Column: Greene’s toughness too often overlooked

Kansas guard Brannen Greene (14) tries to quiet the Texas crowd after a three during the first half, Saturday, Jan. 24, 2015 at Frank Erwin Center in Austin, Texas.

Kansas guard Brannen Greene (14) tries to quiet the Texas crowd after a three during the first half, Saturday, Jan. 24, 2015 at Frank Erwin Center in Austin, Texas.

Sunday, February 15, 2015

— Toughness, the No. 1 word uttered by 21st-century college basketball coaches, typically evokes images of a guy taking a charge, rebounding in traffic, successfully finishing a drive while getting hammered and then knocking down the free throw.

Depending on your role, toughness can take on different meanings. If your role is to stretch the defense by shooting so well from long distance that the defense can’t ever lose track of you, then toughness can mean hitting shots in big spots. Kansas University sophomore Brannen Greene does that with regularity, which makes him underrated in the toughness department.

Greene’s focus can drift in and out as a defensive rebounder. It’s getting better, but still isn’t where it needs to be for him to take advantage of his 6-foot-7, 215-pound frame. His focus finding the open spot on the floor, based on the location of the ball and defenders, never drifts. His focus on catching the ball shoulders squared to the hoop, eyes locked on the rim, never wanders.

As well as Greene has shot from long range without teammates looking for him all that often, it stands to reason he’ll shoot even better when they seek him out more regularly.

He ranks tied for sixth in the nation with a 50 percent three-point accuracy rate, second to Ohio State’s Marc Loving (.525) among top 25 schools. In conference games alone, Greene has made .568 from three, best in the Big 12, despite making just 1 of 5 threes in the comeback victory in Allen Fieldhouse vs. Baylor.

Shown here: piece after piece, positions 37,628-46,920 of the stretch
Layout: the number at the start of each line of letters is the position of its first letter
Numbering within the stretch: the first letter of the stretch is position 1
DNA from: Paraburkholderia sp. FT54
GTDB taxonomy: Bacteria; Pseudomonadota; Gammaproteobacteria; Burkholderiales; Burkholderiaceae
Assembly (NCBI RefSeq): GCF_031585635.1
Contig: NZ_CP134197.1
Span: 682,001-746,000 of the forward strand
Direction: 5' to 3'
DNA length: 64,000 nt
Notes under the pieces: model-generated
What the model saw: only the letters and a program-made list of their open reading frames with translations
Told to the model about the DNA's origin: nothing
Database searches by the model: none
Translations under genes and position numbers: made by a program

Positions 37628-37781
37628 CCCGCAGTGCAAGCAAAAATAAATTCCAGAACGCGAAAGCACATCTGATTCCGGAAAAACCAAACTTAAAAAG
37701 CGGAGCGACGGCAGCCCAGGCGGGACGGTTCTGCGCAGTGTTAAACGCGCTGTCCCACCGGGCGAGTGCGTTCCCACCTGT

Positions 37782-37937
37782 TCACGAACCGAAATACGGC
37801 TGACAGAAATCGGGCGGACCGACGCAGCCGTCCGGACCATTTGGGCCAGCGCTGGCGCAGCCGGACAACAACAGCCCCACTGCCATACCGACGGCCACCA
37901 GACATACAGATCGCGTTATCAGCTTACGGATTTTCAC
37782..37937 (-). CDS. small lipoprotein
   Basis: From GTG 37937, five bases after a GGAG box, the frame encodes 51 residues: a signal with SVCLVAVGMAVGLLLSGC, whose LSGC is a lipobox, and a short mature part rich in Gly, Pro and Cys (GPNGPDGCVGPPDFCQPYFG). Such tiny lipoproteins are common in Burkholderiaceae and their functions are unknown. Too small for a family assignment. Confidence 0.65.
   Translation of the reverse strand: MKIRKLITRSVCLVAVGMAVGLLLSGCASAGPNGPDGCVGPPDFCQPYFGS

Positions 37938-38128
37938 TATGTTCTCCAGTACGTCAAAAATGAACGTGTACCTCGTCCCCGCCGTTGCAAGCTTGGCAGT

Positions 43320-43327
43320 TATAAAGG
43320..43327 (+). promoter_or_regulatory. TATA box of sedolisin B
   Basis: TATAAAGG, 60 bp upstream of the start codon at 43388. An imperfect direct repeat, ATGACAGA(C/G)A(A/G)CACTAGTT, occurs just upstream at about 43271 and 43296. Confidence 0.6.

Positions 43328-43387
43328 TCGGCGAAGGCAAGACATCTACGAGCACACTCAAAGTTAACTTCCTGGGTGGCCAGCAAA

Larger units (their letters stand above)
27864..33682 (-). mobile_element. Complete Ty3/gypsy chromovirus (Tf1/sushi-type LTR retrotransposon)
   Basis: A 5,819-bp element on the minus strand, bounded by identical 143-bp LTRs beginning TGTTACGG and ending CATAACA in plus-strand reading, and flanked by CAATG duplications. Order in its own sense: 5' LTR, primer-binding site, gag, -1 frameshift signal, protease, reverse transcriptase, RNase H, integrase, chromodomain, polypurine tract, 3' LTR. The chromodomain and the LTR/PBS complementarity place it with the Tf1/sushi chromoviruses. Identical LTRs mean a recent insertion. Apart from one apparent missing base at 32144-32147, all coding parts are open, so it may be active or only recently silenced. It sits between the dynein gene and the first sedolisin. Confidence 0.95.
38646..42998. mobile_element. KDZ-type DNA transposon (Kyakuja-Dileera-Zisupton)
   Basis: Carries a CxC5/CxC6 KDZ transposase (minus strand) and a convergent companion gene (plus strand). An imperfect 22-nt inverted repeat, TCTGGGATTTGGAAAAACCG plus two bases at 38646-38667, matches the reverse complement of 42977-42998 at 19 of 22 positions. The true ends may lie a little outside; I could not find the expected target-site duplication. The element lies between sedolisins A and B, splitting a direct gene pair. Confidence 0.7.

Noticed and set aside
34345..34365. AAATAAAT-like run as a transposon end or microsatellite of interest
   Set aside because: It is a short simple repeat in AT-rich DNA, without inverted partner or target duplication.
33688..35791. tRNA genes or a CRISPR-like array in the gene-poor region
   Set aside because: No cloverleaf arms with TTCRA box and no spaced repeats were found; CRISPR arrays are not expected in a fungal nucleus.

In the previous four games, Greene nailed an amazing 17 of 24 three-pointers.

He’ll test his three-point touch in a tough environment tonight against a West Virginia team that applies serious defensive pressure and a crowd intent on rattling the visitors.

Greene’s not the first name that comes to mind when thinking about players suited to handle such hostile surroundings, but he actually has been among the team’s best road performers.

In eight true road games, Greene has averaged 9.4 points in 18.5 minutes and has made 17 of 24 (.708) three-point shots and 14 of 16 free throws. Not surprisingly, Frank Mason has been the team’s best road performer, averaging 14.3 points, shooting .506 overall, .500 from the three), except at the free-throw line (.565).

Too often, it seems, this Kansas team settles for three-point jumpers. But in the case of Greene, it’s not settling. The more open threes teammates can deliver to him, the better for Kansas.